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J Comp Neurol. 2007 Dec 20;505(6):630-43.

Patterns of laminins and integrins in the embryonic ventricular zone of the CNS.

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  • 1Laboratory of Neurosciences, National Institute on Aging Intramural Research Program, 5600 Nathan Shock Drive, Baltimore, Maryland 21224, USA.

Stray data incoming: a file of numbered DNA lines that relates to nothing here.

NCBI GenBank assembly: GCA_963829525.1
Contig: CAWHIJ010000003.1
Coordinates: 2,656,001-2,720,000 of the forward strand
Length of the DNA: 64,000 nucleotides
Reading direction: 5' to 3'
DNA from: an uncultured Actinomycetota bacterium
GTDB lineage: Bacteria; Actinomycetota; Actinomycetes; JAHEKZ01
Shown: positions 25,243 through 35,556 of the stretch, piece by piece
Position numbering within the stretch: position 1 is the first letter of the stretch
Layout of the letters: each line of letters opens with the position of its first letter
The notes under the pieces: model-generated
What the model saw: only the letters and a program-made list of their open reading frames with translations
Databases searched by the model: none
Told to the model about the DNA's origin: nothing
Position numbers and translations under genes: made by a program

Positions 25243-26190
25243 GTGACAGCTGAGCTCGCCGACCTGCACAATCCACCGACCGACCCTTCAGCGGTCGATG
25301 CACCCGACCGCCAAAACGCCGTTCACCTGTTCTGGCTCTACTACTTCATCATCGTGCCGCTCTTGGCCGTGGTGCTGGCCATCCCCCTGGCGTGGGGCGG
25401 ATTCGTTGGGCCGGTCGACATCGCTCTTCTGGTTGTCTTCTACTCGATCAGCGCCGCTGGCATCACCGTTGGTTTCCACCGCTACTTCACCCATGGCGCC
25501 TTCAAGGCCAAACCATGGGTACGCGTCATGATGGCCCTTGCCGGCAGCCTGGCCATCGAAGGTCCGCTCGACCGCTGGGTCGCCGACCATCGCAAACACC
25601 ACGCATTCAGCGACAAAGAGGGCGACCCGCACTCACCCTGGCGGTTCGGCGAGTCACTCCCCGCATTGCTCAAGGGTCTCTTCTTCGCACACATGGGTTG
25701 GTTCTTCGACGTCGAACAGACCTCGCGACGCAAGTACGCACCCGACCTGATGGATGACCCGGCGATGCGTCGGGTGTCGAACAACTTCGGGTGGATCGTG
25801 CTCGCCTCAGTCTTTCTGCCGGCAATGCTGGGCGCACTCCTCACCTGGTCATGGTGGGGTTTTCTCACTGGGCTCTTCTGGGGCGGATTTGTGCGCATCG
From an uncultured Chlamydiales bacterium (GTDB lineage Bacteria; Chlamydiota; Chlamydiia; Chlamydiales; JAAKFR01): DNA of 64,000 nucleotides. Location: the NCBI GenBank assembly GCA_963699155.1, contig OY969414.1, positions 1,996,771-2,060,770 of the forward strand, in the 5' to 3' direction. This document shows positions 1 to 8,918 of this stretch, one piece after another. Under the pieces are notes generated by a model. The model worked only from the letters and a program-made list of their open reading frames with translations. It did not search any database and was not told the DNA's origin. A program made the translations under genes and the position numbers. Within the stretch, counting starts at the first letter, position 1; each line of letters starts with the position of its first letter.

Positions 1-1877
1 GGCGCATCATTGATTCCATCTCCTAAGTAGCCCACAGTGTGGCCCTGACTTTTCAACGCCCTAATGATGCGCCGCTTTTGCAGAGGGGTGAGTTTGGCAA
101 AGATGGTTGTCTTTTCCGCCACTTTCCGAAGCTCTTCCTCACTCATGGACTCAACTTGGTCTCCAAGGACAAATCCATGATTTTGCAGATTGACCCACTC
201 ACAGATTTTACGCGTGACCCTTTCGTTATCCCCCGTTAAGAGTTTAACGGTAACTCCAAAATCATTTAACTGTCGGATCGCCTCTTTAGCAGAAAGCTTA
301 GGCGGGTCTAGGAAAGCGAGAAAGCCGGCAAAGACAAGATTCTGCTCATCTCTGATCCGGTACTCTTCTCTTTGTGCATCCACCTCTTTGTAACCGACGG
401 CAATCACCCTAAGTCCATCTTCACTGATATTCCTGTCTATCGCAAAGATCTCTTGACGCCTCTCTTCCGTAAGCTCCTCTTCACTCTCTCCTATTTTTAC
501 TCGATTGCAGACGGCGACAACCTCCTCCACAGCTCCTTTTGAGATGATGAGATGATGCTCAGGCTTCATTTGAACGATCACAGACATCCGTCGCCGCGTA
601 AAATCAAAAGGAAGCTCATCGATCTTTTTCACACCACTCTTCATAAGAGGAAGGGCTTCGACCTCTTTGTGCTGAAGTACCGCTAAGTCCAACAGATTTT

The extracellular matrix (ECM) provides both a physical framework and a microenvironment that supplies instructive signals from the earliest stages of multicellular development. As a first step toward understanding the role of the ECM in regulating the behavior of neural stem cells (NSCs), here we show the localization of laminins, a heterotrimeric family of ECM molecules expressed in many different stem cell microenvironments, and their corresponding receptors in the embryonic murine ventricular zone (VZ) within which the NSCs undergo symmetrical and asymmetrical divisions required for cortical development. In addition to the presence of laminins containing both the alpha2 and alpha4 chains, we find distinct patterns of ECM receptor expression in the VZ and in the overlying cortex. Neural stem cells derived from the VZ express high levels of the integrin laminin receptor alpha6beta1. At developmental stages at which NSCs undergo asymmetrical divisions, integrin beta1 was unevenly distributed in some mitotic pairs at the ventricular wall. These results suggest a significant role in the regulation of NSC fate for laminin/integrin signaling within the microenvironment of the VZ and provide a framework for future molecular and cellular analyses of the role of the ECM in neural development.

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